TED Watch inspiring talks and presentations by remarkable and highly successful people on various topics. Includes some of the best presentations ever made. [View] Khan Academy What once was only a handful of algebra lessons now turned into a library of over 2,100 quality educational videos on various subjects including math, physics, biology, test preparations and educational talks and interviews. [View] Wikipedia Free encyclopedia and your quick reference guide for everything built collaboratively by people like you. [View] Qwiki Qwiki is a one of a kind search engine. Get the results in a visual list and a video on the go summarizing those results – with computer generated female voice narration. Users can sit back, relax, and enjoy the show. Literally. [View] Check out Qwiki in detail.
National Geographic The NatGEO’s corner on the web. This sites brings you some of the most interesting articles as well as some really amazing photos on a daily basis. [View] Instructables One of the first how-to sites on the web. Find easy instructions on how to make all kinds of cool stuff ranging from anonymous survelliance cameras to home-made potato bazookas. [View] WebMD Your online reference to health and better living. [View] Babbel An interactive tool to help you learn a new language from scratch. [View] Claim a 1-month Babbel trial license from us.
 
Search Engines * Wolfram Alpha
 
Cool answer search engine that answers factual questions directly rather than giving you a list of webpages that might contain the answer. [View] Check out, 10 searches to throw at Wolfram Alpha on a regular basis.

News * Popurls 

Popurls nicely presents highest voted stories, pics and videos from the most popular social news sources as well as highly regarded news sites on a single page. [View]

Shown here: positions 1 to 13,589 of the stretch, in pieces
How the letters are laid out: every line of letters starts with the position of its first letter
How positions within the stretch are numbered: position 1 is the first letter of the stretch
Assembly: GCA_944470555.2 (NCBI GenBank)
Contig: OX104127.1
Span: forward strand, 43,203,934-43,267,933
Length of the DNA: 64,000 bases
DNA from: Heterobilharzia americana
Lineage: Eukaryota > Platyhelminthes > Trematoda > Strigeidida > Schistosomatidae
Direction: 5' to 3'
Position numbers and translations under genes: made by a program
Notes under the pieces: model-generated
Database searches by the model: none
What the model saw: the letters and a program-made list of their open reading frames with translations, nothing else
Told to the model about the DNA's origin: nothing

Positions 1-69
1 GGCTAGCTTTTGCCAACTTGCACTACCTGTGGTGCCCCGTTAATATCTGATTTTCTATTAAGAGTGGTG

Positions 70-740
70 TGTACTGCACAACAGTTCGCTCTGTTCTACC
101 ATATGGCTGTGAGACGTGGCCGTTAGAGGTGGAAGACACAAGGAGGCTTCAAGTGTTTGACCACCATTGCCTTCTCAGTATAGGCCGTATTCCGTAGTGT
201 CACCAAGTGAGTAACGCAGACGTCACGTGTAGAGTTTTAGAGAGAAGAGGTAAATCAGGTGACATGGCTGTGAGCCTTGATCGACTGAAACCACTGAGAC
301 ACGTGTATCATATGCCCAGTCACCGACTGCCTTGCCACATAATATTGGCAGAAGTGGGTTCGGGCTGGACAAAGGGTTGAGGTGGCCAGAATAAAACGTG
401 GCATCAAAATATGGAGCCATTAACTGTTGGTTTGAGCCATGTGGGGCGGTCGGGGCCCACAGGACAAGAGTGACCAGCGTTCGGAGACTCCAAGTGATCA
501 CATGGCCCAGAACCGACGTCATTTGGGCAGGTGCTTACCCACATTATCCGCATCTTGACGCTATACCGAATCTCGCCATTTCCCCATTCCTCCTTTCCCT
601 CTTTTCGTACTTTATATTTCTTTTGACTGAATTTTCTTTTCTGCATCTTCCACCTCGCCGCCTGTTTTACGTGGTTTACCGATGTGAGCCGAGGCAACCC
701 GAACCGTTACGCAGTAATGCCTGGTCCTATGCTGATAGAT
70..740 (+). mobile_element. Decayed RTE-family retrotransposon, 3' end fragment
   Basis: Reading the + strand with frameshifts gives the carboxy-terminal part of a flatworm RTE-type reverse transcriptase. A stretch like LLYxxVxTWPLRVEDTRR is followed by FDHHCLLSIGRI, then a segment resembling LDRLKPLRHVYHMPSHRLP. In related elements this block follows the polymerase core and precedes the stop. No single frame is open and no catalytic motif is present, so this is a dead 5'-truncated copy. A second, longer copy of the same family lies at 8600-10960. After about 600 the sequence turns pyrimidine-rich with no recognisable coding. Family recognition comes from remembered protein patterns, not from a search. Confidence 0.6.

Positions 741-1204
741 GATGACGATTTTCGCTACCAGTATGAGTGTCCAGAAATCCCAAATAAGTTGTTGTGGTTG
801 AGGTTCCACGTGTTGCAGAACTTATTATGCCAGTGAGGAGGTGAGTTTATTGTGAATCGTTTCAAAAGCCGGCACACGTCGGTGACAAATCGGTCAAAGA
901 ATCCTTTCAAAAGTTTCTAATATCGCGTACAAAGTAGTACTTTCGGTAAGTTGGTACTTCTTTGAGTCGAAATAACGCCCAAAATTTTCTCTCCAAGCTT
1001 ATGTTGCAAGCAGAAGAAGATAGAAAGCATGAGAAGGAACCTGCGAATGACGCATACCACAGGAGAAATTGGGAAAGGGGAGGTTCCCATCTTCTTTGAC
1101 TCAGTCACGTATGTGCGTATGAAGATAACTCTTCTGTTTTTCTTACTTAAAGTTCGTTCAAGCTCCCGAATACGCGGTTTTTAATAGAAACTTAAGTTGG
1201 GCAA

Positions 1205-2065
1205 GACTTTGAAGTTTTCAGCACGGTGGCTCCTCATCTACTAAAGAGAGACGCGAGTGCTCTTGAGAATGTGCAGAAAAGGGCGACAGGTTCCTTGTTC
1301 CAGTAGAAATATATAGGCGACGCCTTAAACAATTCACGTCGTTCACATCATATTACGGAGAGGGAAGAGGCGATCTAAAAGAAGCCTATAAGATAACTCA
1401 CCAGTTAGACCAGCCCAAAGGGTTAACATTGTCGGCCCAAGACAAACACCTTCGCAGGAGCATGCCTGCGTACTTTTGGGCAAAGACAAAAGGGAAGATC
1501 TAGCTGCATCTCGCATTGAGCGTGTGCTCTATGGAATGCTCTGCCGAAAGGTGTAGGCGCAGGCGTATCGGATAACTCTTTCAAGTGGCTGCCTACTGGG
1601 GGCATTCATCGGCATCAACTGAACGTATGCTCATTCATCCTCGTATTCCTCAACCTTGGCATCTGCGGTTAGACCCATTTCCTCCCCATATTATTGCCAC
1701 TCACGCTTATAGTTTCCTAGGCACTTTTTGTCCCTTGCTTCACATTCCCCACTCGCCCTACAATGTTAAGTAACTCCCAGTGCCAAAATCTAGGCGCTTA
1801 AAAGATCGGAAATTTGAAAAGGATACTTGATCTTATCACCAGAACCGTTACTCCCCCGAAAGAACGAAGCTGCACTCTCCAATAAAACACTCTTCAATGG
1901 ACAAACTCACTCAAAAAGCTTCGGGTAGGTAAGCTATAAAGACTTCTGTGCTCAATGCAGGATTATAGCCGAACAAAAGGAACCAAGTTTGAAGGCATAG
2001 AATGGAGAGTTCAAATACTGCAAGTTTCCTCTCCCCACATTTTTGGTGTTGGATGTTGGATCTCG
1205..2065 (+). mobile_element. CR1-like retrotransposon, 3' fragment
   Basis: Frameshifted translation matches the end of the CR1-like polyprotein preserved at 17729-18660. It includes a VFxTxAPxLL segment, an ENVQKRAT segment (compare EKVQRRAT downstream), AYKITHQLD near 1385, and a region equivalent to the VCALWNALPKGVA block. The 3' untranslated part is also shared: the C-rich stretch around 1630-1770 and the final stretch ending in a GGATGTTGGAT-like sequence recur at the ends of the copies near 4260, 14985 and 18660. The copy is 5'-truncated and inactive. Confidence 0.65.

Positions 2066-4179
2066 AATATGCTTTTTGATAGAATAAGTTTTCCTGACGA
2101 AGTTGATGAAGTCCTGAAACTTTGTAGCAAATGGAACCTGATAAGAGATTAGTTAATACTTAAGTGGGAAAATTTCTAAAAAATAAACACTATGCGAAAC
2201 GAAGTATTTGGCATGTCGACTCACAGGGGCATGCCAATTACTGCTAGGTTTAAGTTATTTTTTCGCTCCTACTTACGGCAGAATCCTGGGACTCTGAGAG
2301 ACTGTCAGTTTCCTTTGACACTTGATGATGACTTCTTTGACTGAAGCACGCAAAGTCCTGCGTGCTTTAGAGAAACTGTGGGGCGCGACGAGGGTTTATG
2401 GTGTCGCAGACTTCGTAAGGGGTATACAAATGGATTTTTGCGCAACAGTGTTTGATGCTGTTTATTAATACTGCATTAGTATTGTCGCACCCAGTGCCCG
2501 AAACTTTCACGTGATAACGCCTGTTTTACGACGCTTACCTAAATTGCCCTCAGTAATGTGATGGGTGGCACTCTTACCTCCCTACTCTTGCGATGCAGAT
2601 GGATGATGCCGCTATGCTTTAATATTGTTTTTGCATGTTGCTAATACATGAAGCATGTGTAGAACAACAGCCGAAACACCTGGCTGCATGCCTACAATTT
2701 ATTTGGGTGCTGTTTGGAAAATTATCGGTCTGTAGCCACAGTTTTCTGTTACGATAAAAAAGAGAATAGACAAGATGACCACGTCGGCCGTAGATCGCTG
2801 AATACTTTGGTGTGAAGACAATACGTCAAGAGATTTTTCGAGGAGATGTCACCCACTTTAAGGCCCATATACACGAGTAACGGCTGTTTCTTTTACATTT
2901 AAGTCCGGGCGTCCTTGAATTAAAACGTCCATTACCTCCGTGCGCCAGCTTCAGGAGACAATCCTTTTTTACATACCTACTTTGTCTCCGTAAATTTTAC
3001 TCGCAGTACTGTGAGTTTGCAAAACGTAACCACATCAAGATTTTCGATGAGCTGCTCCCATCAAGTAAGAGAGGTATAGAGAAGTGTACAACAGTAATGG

http://www.makeuseof.com/pages/best-websites#news
Aprende idiomas leyendo periodicos y revistas * When you learn English, you have to learn in whole sentences and in context * Learn languages by reading newspapers and magazines * Imprime diariamente de 10 a 40 renglones de algún texto o noticia interesante o curiosa en tu idioma. Subraya de 10 a 40 palabras (según tu disponibilidad). Anótalas en columna en el espacio disponible abajo del texto o en el reverso de la hoja. Tradúcelas al inglés u otro idioma deseado. Anota el significado al lado de cada palabra. Si ya entiendes lo que lees al 50% en un idioma extranjero, repite lo anterior pero ahora con oraciones cortas (en lugar de palabras) en el idioma extranjero que ya conoces. Revisa tu trabajo y compáralo con el de otros compañeros para corregir errores. Muestra tu trabajo a tu profesor. Pídele que te sugiera otra actividad que expanda lo que acabas de realizar. Copia y comparte este trabajo, súbelo a tu blog o página personal. My Homework Network * Non-Profit Sharing Ring * Languages * Collaborative School Projects * Prof JML * Mexico

jueves, 13 de junio de 2013

Just Paste It / topall / popular

WE ARE EXPLORING TODAY
http://justpaste.it/3ky 

Earth from Above * A collection of aerial photography produced by Yann Arthus-Bertrand 

"Earth From Above" is the result of the aerial photographer Yann Arthus-Bertrand's five-year airborne odyssey across six continents. It's a spectacular presentation of large scale photographs of astonishing natural landscapes. Every stunning aerial photograph tells a story about our changing planet.
Fabelas * Rio de Janeiro
Argentina , South America.

 Just Paste It *
http://justpaste.it/topall/popular